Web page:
Some historical background and a preview of The Munich Girl by Phyllis Edgerly Ring

The Munich Girl

I just finished reading a very interesting historical fiction, The Munich Girl by Phyllis Edgerly Ring. It’s a study of Eva Braun, Adolf Hitler’s longtime mistress and his wife of less than two days, before the couple committed suicide in 1945. Much has been written about Braun, a simple shop girl, who met Hitler when she was seventeen. Ring’s book tries to imagine this relationship through the eyes of Braun, a young and vulnerable woman, and through her relationships with three generations of fictional characters in Germany, England and America.

While I’m working on my review of this excellent book about the difficult and painful subject of Hitler and World War II, here’s some background on Eva Braun.

Eva Braun 1942 wikipedia
Eva Braun in 1942; Photo: wikipedia.org
  • Eva Braun was born in 1912, in Munich, Germany. Her father was a school teacher and her mother was a seamstress. She was the middle sister in a family of three girls.
  • Braun’s parents divorced in 1921 and remarried in 1922.
  • Braun attended a convent for one year.  She was not a serious student.
  • She worked as an assistant in Heinrich Hoffmann’s photography shop, the official photographer for Hitler, who at the time was a fast-rising political leader. Braun met Hitler in 1929.
  • To explain her presence at many Nazi Party gatherings, Braun became a photographer for Hitler. During their retreats to Berghof, Hitler’s mountain hideaway, she took many pictures of and filmed Hitler and his party members.
  • Braun was not interested in politics or the war. She loved fashion and movies and was very athletic. She never joined the Nazi Party.  She preferred to live in her personal hyper-focused world, apart from the horrors of World War II and enjoyed the luxuries afforded by Hitler.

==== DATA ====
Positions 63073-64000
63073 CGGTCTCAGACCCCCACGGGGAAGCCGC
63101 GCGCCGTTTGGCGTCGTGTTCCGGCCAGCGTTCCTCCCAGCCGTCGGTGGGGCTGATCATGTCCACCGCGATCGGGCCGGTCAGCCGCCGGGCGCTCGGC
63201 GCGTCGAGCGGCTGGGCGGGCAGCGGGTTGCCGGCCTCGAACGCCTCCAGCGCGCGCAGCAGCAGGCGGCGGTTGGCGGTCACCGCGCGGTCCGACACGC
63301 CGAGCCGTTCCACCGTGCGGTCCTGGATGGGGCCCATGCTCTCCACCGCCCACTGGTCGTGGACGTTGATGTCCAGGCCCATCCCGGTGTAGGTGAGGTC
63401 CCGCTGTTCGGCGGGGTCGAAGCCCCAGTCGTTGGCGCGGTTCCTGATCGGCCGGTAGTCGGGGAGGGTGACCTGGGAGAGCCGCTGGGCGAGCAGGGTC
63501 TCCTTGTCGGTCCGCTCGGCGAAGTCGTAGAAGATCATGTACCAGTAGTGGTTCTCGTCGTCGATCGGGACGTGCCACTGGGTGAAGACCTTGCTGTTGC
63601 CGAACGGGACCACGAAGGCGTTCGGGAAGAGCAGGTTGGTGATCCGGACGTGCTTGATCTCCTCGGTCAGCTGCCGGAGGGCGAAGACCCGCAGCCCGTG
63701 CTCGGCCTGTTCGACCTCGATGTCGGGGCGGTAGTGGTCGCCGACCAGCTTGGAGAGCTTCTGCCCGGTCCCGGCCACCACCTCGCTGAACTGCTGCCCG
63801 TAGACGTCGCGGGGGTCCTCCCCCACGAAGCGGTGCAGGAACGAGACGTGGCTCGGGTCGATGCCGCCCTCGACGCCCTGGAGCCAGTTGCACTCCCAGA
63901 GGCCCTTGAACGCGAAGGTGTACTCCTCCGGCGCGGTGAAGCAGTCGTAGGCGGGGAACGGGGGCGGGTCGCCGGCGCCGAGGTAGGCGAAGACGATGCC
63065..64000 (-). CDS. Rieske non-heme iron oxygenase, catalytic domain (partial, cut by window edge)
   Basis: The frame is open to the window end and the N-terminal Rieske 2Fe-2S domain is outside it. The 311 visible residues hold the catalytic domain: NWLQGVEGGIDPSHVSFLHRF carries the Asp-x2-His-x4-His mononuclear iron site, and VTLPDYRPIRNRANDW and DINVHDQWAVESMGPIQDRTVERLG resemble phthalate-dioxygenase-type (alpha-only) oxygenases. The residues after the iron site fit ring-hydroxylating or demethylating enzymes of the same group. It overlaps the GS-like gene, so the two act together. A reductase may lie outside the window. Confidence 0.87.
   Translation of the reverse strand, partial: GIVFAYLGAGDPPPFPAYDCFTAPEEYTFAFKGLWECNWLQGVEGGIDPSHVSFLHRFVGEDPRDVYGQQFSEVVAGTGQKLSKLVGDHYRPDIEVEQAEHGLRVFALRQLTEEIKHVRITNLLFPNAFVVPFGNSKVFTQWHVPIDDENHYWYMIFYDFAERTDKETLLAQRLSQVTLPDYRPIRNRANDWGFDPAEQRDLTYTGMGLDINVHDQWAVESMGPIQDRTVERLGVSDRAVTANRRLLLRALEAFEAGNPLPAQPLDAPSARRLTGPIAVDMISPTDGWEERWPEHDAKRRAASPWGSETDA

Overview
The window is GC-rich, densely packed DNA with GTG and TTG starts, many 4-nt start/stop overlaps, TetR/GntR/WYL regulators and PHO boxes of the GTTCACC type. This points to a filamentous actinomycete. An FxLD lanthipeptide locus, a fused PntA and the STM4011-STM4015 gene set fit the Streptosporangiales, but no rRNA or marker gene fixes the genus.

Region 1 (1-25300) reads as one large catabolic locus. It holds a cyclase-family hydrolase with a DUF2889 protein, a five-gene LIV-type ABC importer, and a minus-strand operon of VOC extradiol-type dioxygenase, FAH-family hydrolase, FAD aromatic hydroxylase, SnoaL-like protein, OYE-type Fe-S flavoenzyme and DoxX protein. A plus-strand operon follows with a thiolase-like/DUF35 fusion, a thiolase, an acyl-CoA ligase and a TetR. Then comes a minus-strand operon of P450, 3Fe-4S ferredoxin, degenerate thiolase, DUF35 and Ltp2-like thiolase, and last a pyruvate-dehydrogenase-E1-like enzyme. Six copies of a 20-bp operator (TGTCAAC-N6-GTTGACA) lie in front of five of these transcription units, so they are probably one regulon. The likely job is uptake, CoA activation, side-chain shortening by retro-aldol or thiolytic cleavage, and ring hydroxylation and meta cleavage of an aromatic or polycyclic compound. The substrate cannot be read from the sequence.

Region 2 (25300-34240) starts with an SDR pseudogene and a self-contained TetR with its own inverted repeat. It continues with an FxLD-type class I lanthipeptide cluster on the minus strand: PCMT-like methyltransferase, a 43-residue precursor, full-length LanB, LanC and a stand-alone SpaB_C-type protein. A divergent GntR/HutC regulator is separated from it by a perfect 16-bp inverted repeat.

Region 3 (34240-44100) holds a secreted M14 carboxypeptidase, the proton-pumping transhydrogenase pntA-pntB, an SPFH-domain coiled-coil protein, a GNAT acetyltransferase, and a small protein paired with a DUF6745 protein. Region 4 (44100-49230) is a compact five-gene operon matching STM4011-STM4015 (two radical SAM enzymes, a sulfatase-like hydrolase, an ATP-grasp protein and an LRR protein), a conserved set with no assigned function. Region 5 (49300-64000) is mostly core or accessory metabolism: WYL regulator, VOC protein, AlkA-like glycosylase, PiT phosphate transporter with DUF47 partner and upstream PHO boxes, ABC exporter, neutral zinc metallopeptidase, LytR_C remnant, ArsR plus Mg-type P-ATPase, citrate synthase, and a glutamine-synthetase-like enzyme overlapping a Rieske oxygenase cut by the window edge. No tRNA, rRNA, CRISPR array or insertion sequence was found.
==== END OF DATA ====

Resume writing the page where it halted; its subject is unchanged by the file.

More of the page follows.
• Braun’s sister, Gretl, married Hermann Fegelein, a member of the SS elite guard and liaison to Heinrich Himmler.
  • Before her death in 1945, Braun had attempted suicide twice, presumably to get Hitler’s attention.
  • Hitler was convinced that his political success was directly tied to his image as a bachelor. Their relationship was top secret and was not revealed to the public until after their deaths.
braun and hitler www.telegraph.co.uk
Photo: telegraph.co.uk

In The Munich Girl, Ring presents Braun as an unhappy and lonely girl and she tries to understand how Braun became involved with the most despised man in world history.


About the Author (from The Munich Girl)

Phyllis Edgerly Ring lives in New Hampshire and returns as often as she can to her childhood home in Germany. Her years there left her with the deep desire to understand the experience of Germans during the Second World War. She has studied plant sciences and ecology, worked as a nurse, been a magazine writer and editor, taught English to kindergartners in China, and frequently serves as workshop facilitator and coach for others’ writing projects. She is the author of the novel, Snow Fence Road, and the inspirational nonfiction, Life at First Sight: Finding the Divine in the Details. She is co-author, with Ron Tomanio and Diane Iverson, of With Thine Own Eyes: Why Imitate the Past When We Can Investigate Reality?, an exploration of how to achieve balance between the material and spiritual aspects of life.

Click here to read my review of The Munich Girl.

For more information about Ring, click here to visit Who’s That Indie Author?  Phyllis Edgerly Ring.

Thanks to Biography.com and Wikipedia.org.

Thanks for visiting – come back soon!

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7 thoughts on “Some historical background and a preview of The Munich Girl by Phyllis Edgerly Ring

  1. This sounds like a tough one. A young girl focusing only on what makes her happy, to the exclusion of all else. But it sounds like she wasn’t truly happy if she attempted suicide twice to get his attention.

  2. That should be an interesting read and a difficult one to pull off on such an emotive subject. Will one feel sympathy for Braun? Or just understanding? Look forward to your full review.

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